Sunday, August 3, 2008

Reflections on my brother

As many of you know, roughly a year ago, my brother Steve got sick. At the end of last July, he was diagnosed with a brain tumor. It was removed and found to be malignant - a form of melanoma. There were long, worrisome days in the hospital, then more at home as he recovered and went through chemo for six months. Then, this year in March, he had the bottom lobe of his right lung removed to take care of a tumor there that hadn't responded to the chemo. There were more long, worrisome days in the hospital and then again at home as he dealt with an infection.

Finally, at the end of April he was pronounced No Evidence of Disease - the closest the doctors will get to saying he's cured. We still have follow up appointments to do for the next year to keep an eye on things, but in general, it's over. For now, and for ever, hopefully, we're done dealing with this. Steve's back to his old self, back to work, back to living. To see him today, you would never even know he had been sick. I cannot be more thankful for how well he's come through this.

It has been quite a year, for him obviously, but for me too, and my family. Watching him go through all this has been incredibly scary but also amazing - seeing his strength as he faced a life-threatening and life-changing disease. He was always in good spirits even after weeks cooped up in the hospital, after two operations, countless poking and prodding, frighteningly severe reactions to medications, painful procedures and most of all, just plain not wanting to be there, wishing he was at home in his own bed - through all of it he never lost his good humor and sweet demeanor that those who know him find so endearing. I was so impressed at what a model patient he was. So good natured - but that's who he is, who he always has been.

I know it was frightening and life-altering for him, but it was for me, too. While I did my best to be there for him, to be supportive and do whatever he needed to get through it, I felt so helpless knowing that really, there was nothing I could do besides care for him in all the little ways I could and make sure he knew I loved him. I hated feeling so helpless and I hated being afraid that we were going to lose him. I'd spend days with my heart in my throat, afraid to leave the hospital for fear that something would happen while I was gone but unable to stay because my own life was still moving forward outside. It seemed like things would get better only for something else to happen and I'd be back there, scared to death.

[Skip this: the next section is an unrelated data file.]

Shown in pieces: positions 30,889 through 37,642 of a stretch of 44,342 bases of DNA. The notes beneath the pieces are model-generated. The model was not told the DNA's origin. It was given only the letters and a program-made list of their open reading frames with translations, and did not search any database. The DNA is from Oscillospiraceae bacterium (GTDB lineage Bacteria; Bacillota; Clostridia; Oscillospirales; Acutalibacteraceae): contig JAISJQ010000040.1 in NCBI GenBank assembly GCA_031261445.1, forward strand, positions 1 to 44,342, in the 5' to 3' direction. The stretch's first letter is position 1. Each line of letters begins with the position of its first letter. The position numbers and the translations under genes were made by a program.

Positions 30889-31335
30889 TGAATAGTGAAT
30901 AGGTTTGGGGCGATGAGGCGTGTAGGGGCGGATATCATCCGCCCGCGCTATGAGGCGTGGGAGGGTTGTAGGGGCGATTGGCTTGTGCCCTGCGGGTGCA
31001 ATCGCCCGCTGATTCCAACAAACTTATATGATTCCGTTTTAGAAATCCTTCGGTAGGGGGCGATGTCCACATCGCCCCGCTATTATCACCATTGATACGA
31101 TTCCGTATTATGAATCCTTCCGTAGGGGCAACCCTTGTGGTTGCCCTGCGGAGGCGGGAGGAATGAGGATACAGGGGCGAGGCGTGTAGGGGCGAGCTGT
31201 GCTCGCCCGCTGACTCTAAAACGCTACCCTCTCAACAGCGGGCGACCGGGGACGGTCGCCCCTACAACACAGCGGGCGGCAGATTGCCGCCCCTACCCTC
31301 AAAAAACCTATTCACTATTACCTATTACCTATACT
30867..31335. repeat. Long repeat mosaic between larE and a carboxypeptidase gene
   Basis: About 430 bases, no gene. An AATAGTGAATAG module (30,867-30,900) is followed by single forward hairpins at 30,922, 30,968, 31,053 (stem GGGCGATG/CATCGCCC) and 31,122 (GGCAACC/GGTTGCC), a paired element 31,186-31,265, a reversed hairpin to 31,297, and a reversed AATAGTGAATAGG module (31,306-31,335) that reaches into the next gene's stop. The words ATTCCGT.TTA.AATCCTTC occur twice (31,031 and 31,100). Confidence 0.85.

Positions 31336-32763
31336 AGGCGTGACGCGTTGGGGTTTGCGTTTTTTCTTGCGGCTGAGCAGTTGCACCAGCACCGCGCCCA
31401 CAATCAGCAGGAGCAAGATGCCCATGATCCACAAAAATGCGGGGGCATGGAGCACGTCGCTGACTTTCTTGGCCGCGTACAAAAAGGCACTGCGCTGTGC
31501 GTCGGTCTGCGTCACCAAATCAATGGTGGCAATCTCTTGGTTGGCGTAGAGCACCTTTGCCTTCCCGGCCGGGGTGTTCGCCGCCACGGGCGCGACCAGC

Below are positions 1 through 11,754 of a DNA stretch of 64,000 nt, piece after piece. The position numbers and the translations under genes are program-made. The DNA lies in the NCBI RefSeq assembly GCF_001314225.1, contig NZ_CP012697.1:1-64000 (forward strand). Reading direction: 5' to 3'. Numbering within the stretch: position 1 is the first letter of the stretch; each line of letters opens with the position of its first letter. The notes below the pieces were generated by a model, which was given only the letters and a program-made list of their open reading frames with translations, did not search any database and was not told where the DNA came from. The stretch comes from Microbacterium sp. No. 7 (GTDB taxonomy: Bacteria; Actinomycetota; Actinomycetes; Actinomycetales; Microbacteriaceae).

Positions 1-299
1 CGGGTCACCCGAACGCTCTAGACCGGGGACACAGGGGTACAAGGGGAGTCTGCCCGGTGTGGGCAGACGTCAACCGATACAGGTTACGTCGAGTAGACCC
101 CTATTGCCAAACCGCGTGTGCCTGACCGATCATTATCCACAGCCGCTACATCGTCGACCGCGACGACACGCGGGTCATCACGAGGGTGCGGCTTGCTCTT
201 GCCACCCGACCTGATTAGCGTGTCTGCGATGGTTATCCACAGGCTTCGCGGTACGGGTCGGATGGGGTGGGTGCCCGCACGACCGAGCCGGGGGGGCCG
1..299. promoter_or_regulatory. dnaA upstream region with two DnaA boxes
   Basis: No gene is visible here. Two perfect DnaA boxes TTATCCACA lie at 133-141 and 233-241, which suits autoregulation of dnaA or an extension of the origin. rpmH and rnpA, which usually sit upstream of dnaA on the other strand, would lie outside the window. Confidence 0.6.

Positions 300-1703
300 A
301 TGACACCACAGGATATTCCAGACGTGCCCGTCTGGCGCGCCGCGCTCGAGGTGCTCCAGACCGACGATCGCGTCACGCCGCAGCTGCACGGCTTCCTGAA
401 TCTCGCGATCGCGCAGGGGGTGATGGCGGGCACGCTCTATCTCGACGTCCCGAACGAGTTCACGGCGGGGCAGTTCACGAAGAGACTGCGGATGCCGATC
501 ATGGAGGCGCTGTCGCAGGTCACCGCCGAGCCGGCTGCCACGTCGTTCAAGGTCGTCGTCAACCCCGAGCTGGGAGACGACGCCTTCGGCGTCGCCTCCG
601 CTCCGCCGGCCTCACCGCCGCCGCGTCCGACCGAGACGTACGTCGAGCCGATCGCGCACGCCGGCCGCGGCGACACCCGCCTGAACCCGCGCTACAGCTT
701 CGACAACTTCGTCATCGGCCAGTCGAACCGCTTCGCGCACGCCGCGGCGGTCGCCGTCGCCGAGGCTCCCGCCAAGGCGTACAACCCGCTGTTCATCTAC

Going to the hospital nearly every day was so difficult. At first it was hard for me to see him like that - so helpless and hooked up to a million tubes and wires and machines. But even later, when he was doing better, some days it was hard to make myself go - I was so sick of the hospital and what it meant, what it could mean. I took some days off but not being there was just as difficult - I felt guilty for leaving him alone there, knowing how much he hated it, knowing that life is fragile and anything could happen while my back was turned.

Coming so close to losing him reminded me just how much I love him and how much he does for us. How much I would miss him if we were to lose him. I did my best to let him know in deed and word how much I love him and how important he is in my life. I hope he does know.

When my mom died in 1997, I remember vividly how much I grew up practically overnight. I have always said that if losing my mom hadn't been the most awful thing that had ever happened to me, it would've been one of the best. I know that sounds weird, but what I mean is that it forced me to find myself, to face the absolute worst thing I could conceive and find that I was up to the task. I was 24 and still a stupid, spoiled girl who never lacked for anything. People - my mother, especially - took care of me. I had barely any concept of misery or loss or pain. I had never been tested because the people who loved me protected me from it. I learned so much from my mother's death. I learned that I could help my dad and brothers make decisions I had never even considered. I learned that I could write and give a dignified eulogy to a church crowded with friends and family without crying. I learned that I could give comfort to others even when I needed my own comfort. I learned that I could make up my own mind. I learned that I already knew the right thing to do. I learned that I could get up every day and go on even though my world had just ended.

I learned so much about so many things but mostly, I learned that I was capable of so much more than I had ever really given myself credit for.

Everything that happened this year with my brother served as a reminder to me of what I learned so long ago. I can do it. It doesn't matter what it is or how much it hurts, I know I am strong enough for whatever comes my way. Almost as much as I am thankful that we get to keep my brother for a little while longer, I am thankful for the reminder of who I am and what I can do.